The Yankees’ 1-2 guys aren’t quite the horses the Astros boast. Masahiro Tanaka is an ace to be sure, but he had an overall down year and has struggled mightily on the road (6.38 ERA in 15 starts), so he’ll be closely watched as he takes the bump in Minute Maid Park tonight. After him is Luis Severino, CC Sabathia and Sonny Gray. None of the Yankees pitchers are likely to be go-on-short-rest candidates, so expect that rotation to hold. If more than one of their starters gets knocked out of the box early, the Yankees biggest strength — its bullpen — could suffer from fatigue as the series wears on.

The Astros won the season series between the clubs five games to two. The last of those seven games came on July 2, however, so don’t put too much weight in the predictive power of their previous matchups. Since that time the Yankees improved themselves, adding Gray, third baseman Todd Frazier, and Kahnle, who has proven to be a key part of New York’s dominant bullpen. The Astros added Verlander, who has been otherworldly since coming over from the Tigers. The big stars are all basically the same, but the nature of these teams has changed a bit since they last faced off.

Coming in to the playoffs, it seemed like the Astros and Indians were the alpha dogs in the American League. The Yankees impressive showing against the Indians, however, showed that, as of this moment, they are among the best teams in baseball. This ALCS figures to be an epic matchup of power and heat. Picking a winner seems like a fool’s errand.

Madison Bumgarner diagnosed with fractured left hand

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Giants ace left-hander Madison Bumgarner has been diagnosed with a fractured left hand, per a report from Henry Schulman of the San Francisco Chronicle. He’ll undergo surgery on Saturday to insert pins in his pinky knuckle, adds The Athletic’s Andrew Baggarly, and is expected miss anywhere from 4-6 weeks in recovery before he’s cleared to throw again. In a best-case scenario, the lefty will be ready to pitch again before the All-Star break, but nothing is set in stone just yet.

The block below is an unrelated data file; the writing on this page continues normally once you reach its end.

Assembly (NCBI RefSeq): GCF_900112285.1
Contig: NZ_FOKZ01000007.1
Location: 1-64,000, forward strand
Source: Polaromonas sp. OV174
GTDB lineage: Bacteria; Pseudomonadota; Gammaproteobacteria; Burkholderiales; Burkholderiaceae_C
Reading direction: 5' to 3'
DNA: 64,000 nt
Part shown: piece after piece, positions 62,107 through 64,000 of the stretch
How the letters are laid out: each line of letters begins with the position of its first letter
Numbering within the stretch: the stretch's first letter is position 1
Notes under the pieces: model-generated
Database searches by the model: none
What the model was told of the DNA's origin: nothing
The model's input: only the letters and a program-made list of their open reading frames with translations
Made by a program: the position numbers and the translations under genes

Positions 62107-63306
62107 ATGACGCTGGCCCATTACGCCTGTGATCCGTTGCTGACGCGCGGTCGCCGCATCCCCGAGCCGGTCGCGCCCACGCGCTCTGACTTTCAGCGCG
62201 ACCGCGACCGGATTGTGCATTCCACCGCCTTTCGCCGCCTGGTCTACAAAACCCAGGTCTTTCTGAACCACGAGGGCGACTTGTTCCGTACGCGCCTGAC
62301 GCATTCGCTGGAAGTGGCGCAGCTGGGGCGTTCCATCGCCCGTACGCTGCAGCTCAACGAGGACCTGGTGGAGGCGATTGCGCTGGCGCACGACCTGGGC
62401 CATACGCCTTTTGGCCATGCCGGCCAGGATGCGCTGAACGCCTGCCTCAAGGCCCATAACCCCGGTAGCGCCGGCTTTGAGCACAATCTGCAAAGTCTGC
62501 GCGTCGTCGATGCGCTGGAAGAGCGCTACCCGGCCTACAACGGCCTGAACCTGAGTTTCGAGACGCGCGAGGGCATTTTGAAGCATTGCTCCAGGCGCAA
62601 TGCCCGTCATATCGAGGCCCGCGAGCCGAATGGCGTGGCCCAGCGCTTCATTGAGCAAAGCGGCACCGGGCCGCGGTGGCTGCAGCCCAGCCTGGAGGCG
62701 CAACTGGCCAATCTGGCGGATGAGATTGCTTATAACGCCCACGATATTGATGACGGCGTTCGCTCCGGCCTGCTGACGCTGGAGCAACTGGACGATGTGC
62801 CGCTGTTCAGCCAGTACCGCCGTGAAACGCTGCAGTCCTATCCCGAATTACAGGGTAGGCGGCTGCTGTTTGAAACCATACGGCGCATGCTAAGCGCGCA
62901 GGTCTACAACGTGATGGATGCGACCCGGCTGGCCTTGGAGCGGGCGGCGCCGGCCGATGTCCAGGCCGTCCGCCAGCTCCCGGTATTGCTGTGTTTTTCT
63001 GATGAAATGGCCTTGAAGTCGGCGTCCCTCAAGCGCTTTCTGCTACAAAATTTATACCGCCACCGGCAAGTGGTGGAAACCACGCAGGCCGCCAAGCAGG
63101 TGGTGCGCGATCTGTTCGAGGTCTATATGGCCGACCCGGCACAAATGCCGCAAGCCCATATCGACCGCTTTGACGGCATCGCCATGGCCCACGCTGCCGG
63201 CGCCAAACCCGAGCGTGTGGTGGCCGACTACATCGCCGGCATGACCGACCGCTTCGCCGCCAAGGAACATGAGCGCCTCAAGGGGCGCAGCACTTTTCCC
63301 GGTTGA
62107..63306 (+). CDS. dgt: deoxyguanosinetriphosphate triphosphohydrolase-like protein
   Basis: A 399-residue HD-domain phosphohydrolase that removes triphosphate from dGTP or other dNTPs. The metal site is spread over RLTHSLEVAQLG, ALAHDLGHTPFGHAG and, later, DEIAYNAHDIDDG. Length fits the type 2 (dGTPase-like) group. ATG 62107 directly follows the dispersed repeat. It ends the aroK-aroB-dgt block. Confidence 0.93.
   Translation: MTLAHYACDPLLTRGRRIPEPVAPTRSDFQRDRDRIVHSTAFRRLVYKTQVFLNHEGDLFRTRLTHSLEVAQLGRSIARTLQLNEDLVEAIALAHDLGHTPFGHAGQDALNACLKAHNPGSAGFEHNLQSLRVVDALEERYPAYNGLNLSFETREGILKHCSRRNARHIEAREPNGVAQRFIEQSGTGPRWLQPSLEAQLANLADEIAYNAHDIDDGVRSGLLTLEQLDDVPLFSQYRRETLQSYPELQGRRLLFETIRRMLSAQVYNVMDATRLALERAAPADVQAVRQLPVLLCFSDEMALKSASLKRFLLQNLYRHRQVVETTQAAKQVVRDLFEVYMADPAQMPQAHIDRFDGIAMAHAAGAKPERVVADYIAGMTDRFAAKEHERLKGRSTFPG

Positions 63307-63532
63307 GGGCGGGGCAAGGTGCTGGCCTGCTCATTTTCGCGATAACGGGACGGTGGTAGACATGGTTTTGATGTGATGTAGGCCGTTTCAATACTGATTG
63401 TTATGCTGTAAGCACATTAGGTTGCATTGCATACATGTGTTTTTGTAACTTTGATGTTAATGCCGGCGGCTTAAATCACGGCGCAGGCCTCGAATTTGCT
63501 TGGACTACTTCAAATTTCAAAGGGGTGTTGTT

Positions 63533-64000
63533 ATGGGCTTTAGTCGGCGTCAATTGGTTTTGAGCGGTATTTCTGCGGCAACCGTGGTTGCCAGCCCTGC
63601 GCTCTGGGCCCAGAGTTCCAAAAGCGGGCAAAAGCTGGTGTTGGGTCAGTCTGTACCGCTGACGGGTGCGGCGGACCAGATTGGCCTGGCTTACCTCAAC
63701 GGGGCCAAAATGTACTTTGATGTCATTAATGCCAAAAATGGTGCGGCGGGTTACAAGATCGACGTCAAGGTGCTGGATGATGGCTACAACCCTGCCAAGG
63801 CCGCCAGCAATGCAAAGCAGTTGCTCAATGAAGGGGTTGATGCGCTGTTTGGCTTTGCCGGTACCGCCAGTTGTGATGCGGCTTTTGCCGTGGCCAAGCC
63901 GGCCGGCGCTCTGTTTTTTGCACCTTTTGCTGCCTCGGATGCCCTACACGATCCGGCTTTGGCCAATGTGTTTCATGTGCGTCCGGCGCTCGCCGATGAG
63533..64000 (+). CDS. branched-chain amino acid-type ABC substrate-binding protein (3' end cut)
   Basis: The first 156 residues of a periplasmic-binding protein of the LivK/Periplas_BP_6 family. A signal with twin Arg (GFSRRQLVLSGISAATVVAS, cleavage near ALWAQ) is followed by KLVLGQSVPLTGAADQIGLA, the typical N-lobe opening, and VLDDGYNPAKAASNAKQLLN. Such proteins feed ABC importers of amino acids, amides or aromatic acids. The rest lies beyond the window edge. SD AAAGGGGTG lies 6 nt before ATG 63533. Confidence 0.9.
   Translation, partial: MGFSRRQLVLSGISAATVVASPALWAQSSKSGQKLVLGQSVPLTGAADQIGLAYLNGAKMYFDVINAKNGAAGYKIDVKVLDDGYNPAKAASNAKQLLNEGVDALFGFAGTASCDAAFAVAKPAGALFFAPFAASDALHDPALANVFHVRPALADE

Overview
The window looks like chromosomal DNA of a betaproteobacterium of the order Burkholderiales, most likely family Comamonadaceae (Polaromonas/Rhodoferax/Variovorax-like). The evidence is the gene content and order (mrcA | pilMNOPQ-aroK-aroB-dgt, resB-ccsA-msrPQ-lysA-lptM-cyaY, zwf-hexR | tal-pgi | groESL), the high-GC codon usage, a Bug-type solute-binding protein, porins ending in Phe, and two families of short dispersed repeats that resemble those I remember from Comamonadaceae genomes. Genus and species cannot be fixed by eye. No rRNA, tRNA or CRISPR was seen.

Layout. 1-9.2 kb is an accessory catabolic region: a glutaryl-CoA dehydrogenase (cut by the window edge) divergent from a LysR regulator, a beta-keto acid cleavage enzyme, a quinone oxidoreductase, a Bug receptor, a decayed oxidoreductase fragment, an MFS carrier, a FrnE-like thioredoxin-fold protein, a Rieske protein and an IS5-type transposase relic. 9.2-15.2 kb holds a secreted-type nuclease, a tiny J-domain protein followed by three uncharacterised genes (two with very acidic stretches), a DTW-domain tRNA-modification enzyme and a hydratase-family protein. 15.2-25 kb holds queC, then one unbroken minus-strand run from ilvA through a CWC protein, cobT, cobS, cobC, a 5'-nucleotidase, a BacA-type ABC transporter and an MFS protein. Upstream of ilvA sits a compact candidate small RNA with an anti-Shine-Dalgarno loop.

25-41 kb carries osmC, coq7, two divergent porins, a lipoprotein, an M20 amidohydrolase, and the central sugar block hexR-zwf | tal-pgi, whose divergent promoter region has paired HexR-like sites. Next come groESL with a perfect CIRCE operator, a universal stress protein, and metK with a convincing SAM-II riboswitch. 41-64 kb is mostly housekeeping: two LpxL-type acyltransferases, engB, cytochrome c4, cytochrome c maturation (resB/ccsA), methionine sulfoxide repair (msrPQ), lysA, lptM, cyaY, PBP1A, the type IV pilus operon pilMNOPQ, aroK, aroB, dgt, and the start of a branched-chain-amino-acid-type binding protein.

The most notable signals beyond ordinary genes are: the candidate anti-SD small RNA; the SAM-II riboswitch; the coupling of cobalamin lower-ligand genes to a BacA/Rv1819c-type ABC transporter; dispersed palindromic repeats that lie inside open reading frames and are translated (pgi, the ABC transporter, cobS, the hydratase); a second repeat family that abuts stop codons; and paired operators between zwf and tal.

Bumgarner suffered the fracture during the third inning of Friday’s Cactus League game against the Royals. Whit Merrifield returned a line drive up the middle and the ball deflected off the top of Bumgarner’s pitching hand before bouncing into the infield. He chased after the ball but was unable to pick it up, and was immediately visited by manager Bruce Bochy and a team trainer before exiting the game.

The 28-year-old southpaw was gearing up for a massive comeback after losing significant playing time with an injury in 2017. During his tumultuous run with the Giants last year, he missed nearly three months on the disabled list after spraining his shoulder and bruising his ribs in a dirt bike accident. He finished the season with a 4-9 record in 17 starts and a 3.32 ERA (his first 3.00+ ERA since 2012), 1.6 BB/9 and 8.2 SO/9 over 111 innings. The Giants suffered as well; by season’s end, their pitching staff ranked seventh-worst in the National League with a cumulative 4.58 ERA and 10.1 fWAR.

This is the second massive injury the Giants’ rotation has sustained this week after right-hander Jeff Samardzija was diagnosed with a strained pectoral muscle on Thursday. “Horrible news for us,” Bochy told reporters after Friday’s game. “That’s all you can say about it. There’s nothing you can do but push on.”